5. It’s possible that the Allegro was simply ahead of its time. The bulbous shape is after all very similar to just about any medium size SUV you care to think of but I’m thinking about you in particular Audi Q3/Q5

  6. I wonder if going with a hoop (Golf, Ritmo/Strada) occurred to them for a 2-door version, or whether they would have been better with a 4-door conversion, like the Visa. The fact that the Allegro had a boot should’ve made the conversion easier, I guess.

    I think the answer may be that it didn’t really suit being a convertible – Alfa Romeo never produced a convertible Alfasud.

    Citroen Visa Aug 1984 18-19 Convertible

    1. And for nearly 47 years I’d imagined that this was just a speculative rendering:

      The word from CAR:

      “Alfa Romeo, however, are taking far more positive steps to attack the X1/9 from behind the home lines. Their targa-topped Alfasud, promised when the Sud factory was opened, has been ready for production for some time, but pushed further and further back down the pipeline by Naples’ wildcat strikes. At last the backlog of orders for Sud created by these labour problems is being eaten into and Alfa are confident enough to be introducing the Alfasud 1300 coupe this autumn. The spider is based on fwd coupe mechanicals with a stylish, two-seater configuration. Duplication of parts should allow its introduction possibly next spring. This will not be before time for Guigaro, of Ital Design, who is known to be angry at continued delays in building of what he considers to be one of the best-looking cars he has designed.”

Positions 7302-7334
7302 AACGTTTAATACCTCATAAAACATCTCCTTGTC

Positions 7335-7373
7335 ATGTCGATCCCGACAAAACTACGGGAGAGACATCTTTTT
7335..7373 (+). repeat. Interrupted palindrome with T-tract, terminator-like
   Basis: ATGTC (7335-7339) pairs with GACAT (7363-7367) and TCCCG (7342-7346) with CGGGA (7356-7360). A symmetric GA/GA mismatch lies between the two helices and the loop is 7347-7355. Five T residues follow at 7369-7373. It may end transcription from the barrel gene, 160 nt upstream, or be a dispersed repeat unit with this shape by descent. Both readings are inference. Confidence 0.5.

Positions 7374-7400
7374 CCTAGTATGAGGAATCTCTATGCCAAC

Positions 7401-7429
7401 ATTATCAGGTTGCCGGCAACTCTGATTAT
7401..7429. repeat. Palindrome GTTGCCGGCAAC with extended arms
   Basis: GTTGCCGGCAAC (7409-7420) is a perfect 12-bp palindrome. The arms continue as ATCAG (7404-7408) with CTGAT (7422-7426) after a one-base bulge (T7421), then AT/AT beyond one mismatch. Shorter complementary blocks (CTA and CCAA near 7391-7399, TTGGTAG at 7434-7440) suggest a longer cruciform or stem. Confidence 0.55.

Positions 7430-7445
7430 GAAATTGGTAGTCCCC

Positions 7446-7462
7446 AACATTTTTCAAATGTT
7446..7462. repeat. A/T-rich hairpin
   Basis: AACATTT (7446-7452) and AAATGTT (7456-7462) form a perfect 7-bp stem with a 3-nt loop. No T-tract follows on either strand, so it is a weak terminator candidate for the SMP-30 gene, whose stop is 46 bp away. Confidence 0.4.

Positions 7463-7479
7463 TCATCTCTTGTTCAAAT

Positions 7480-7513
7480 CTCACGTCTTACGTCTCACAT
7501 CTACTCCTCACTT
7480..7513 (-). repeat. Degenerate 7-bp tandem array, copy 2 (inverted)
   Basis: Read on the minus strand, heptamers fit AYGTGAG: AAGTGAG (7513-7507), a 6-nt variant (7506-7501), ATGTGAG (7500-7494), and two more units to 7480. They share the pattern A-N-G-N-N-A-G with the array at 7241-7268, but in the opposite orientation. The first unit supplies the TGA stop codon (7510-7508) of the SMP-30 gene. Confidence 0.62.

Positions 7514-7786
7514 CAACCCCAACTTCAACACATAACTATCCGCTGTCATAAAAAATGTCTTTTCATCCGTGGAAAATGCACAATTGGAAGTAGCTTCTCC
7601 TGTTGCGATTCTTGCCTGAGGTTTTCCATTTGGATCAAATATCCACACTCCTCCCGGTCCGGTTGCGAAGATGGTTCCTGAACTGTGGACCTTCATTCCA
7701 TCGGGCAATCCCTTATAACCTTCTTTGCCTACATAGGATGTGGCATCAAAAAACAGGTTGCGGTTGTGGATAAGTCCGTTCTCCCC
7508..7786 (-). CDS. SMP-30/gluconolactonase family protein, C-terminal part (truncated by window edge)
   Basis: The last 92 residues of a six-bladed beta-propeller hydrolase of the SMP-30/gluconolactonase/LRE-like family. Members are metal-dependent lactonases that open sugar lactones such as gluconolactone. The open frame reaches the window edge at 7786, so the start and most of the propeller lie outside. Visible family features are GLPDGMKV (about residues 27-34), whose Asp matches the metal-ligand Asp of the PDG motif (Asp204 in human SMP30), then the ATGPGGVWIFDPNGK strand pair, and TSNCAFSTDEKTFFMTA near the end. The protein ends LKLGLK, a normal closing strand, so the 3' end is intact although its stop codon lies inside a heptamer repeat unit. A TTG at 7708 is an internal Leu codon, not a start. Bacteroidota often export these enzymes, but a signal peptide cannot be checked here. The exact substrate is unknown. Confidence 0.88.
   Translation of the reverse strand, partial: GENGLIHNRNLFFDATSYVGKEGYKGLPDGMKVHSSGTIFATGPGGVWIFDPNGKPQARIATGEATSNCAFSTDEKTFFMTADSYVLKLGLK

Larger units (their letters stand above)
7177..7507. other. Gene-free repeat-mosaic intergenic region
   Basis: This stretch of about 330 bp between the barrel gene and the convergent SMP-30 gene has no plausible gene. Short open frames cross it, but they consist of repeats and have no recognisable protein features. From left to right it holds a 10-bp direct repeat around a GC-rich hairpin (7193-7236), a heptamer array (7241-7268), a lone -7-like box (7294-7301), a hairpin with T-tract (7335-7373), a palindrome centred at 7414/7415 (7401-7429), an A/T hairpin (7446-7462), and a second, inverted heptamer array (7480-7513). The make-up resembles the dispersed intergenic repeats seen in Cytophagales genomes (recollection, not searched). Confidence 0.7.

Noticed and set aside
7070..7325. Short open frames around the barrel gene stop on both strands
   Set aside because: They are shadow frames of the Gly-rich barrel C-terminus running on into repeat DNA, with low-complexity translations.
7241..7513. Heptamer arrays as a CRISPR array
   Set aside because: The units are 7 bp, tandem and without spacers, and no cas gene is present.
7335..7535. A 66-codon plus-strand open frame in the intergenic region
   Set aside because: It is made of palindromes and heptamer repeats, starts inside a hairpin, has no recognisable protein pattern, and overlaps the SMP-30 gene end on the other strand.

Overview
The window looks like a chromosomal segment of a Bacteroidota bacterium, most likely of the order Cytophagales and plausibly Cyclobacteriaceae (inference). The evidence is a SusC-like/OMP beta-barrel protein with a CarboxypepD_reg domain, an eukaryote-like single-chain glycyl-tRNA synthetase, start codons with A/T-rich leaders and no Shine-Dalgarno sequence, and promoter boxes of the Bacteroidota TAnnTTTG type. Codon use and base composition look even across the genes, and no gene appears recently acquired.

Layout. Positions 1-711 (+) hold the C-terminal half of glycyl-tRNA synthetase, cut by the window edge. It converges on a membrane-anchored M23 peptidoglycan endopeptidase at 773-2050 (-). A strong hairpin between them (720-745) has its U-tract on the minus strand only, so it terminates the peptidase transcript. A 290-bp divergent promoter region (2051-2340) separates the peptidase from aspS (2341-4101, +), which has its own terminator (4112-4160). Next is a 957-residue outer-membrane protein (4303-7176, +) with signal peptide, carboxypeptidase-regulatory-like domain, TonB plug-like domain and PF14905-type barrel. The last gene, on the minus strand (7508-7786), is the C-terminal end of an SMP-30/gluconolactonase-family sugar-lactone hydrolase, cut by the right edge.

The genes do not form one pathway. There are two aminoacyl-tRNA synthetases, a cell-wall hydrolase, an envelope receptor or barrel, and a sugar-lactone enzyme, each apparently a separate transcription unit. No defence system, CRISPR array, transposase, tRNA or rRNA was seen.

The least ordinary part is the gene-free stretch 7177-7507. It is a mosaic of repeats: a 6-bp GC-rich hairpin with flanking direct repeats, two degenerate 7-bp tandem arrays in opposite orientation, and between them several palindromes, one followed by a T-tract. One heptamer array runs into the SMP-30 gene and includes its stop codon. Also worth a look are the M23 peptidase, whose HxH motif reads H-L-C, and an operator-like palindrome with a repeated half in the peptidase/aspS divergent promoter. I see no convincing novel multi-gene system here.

Raging Giorgietto!

      The rest of the article included other sports cars (all-targa topped) which didn’t happen: a Fiesta-based mid-engined two seater, a GM targa based on the XP903 supermini (even the base car was six years away!), and an Alfetta Spider.

    2. Rather surprising the Alfasud Spider was to be FWD at least visually, even though it kind of makes sense in terms of cost.

      As with Fiat’s previous attempts to stymie Alfa Romeo’s move downmarket, makes one wonder if that factor also likely influenced the decision to make the Alfasud Spider FWD rather than mid-engined RWD in an attempt to mitigate conflict with the Fiat X1/9.

      OTOH the Alfasud Spider just maybe would have been the sort of catalyst Fiat needed to up gun the X1/9.

      Found a sketch of the XP903 based GM Targa.